The number of stages is chosen as three, and the height of the packing is chosen to be equal
to the one from the medium pressure decomposer and rectifier: H=1.3m. From Aspen, it is
calculated that the diameter of the packing is equal to 0.39m.

Preheater

To calculate the median temperature difference of the preheater, Eq. (2). is used. Here again
it is difficult to define the values of the inlet and outlet temperature of the product line, but it
is also difficult to determine the inlet temperature of the heating medium. This is due to the
fact that heat is supplied by the condensation reaction between ammonia and carbon dioxide
in the shell side of the preheater, so there is not really an inlet temperature, but rather a
temperature profile in the shell. For simplicity, the tube side of the preheater was modelled
just as the low pressure decomposer and this way the necessary heat was calculated. The shell
side was modelled as a reactor followed by a heat exchanger, which gave an “inlet
temperature” (or actually, the outlet temperature of the reactor, which can be seen as the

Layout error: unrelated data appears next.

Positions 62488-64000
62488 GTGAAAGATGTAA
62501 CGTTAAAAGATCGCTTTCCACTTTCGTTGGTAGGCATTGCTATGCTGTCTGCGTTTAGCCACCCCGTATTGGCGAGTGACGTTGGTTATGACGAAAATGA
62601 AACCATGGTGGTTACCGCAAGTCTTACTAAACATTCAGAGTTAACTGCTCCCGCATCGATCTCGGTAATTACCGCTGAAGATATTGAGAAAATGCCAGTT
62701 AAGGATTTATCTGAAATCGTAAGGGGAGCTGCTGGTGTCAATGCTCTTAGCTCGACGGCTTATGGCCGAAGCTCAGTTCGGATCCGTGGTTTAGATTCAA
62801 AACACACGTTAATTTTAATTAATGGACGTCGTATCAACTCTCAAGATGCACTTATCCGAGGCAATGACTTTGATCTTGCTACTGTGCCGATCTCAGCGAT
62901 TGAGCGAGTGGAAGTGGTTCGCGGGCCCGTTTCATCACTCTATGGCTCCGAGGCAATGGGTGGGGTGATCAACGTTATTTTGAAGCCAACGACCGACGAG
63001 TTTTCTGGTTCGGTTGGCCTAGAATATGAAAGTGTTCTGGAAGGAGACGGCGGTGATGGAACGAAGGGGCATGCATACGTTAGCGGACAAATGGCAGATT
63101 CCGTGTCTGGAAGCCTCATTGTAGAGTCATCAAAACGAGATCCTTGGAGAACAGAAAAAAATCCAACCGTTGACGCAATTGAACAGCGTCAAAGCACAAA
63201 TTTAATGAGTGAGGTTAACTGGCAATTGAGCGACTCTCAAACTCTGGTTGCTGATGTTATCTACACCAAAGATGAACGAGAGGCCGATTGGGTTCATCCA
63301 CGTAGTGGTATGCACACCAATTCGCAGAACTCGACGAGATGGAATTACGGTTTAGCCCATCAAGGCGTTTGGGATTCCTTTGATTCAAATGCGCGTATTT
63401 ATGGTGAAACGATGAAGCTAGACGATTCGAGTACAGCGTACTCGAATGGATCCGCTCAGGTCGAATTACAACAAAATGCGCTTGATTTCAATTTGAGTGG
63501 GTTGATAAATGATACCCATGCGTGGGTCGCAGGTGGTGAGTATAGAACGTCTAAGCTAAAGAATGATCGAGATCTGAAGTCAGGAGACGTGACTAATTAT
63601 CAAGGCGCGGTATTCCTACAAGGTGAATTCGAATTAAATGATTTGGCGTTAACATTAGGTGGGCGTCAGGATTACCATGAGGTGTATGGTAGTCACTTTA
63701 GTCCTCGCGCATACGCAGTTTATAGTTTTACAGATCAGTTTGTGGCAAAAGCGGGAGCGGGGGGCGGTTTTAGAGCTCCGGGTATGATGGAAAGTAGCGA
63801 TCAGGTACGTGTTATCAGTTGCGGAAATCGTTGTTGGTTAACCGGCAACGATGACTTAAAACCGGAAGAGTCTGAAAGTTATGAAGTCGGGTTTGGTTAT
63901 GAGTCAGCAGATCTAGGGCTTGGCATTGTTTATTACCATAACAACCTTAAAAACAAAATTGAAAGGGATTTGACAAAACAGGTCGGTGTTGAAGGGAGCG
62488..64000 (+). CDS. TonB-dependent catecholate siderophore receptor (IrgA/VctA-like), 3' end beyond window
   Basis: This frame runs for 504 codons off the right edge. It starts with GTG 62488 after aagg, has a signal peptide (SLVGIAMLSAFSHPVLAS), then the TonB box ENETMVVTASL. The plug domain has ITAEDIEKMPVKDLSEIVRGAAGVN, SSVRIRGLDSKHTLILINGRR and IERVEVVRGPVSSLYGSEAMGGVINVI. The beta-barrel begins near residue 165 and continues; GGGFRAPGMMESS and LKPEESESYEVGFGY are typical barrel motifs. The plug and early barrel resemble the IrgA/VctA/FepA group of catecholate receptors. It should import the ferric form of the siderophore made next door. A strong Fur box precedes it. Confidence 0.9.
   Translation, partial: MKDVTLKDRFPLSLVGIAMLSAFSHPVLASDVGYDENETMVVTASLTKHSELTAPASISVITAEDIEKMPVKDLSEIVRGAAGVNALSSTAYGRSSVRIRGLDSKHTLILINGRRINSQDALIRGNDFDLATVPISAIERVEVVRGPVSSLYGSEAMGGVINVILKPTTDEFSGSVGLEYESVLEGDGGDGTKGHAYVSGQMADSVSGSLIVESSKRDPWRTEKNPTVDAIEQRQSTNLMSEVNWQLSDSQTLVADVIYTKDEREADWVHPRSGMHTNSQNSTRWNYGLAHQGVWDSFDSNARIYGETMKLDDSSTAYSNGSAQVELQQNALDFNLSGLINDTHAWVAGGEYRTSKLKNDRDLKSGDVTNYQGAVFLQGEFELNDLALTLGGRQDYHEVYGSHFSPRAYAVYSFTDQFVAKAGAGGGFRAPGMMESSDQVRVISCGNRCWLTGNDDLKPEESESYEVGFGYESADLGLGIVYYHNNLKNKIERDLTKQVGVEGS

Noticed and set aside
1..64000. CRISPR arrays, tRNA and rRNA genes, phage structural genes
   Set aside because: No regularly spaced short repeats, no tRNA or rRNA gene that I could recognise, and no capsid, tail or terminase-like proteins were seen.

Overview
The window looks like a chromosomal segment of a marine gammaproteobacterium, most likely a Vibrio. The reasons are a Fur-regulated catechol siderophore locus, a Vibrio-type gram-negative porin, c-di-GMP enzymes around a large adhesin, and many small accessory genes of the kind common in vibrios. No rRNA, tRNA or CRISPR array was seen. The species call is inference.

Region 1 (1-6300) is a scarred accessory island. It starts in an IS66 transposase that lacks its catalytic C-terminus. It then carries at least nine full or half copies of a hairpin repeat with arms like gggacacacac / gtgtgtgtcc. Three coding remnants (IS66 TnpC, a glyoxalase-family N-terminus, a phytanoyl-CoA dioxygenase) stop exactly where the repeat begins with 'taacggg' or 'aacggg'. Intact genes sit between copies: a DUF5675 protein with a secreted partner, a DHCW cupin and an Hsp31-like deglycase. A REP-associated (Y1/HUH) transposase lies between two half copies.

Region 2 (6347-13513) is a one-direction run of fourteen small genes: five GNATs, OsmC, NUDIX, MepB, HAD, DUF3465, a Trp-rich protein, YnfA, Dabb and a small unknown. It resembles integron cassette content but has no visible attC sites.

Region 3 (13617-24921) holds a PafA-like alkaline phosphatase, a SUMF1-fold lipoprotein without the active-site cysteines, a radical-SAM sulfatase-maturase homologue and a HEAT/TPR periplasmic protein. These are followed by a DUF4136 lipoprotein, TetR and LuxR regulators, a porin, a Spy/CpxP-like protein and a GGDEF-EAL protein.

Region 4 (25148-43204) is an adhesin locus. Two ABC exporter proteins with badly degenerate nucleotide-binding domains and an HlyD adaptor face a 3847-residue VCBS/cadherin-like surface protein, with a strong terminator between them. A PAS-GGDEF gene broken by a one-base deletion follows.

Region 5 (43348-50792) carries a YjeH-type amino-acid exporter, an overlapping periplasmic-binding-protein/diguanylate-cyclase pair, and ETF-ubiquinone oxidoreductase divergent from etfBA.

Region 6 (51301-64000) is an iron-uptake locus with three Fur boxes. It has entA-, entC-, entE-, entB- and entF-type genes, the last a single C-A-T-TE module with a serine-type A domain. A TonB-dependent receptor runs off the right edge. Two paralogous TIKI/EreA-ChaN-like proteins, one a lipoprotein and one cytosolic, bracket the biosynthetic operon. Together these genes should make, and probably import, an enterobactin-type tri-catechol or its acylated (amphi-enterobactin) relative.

highest temperature possible) of 160oC and an outlet temperature of 87 for the hot fluid,
while the cold fluid (in this case, the product line) has an inlet temperature of 86 oC and an
outlet temperature of 105oC. The heat exchanger used in modelling the preheater was tuned
according to the necessary heat, which was equal to 1836kW. From these calculations, the
value of the heat exchanging area in the preheater is 282 m2.

Low pressure carbamate condenser

The low pressure carbamate condenser was modelled just as the preheater. The inlet and
outlet temperatures of the product line are 84oC and 40oC respectively. As cooling medium,
cooling water was chosen with an inlet temperature of 20oC and an outlet temperature of
41oC. The duty was calculated at 617 kW, and the value of U was chosen identical to above
calculations. The heat exchanging area of the condenser was then calculated to be 49 m2.

Pumps

The pumps were both modelled using Aspen and the same specifications found in the chapter
“Equipment List”. However, pumps P1302 does not appear in this model, since in the process
it is only used to provide for the friction losses. From the aspen model, it appears that pump
P1301 needs 4.67 kW when running on a volumetric flow of 3.69m3/hr. Pump P1302 was
modelled separately:

Urea Production and Purification (CHBOST-09) Page 213 of 233


Figure 72: P1302

It appears that to raise the pressure of the product line, a variable flow pump (both pumps
were chosen as variable flow) need 0.08 kW.

Carbamate receiver

In case of shutdown, the ammonium carbamate receiver should be able to hold all the
carbonate solutions in the process [3]. This can be estimated as the reactor effluents in one
hour, which requires a tank volume of 49.18 m3. If a ratio of D/L=0.4 is chosen, the diameter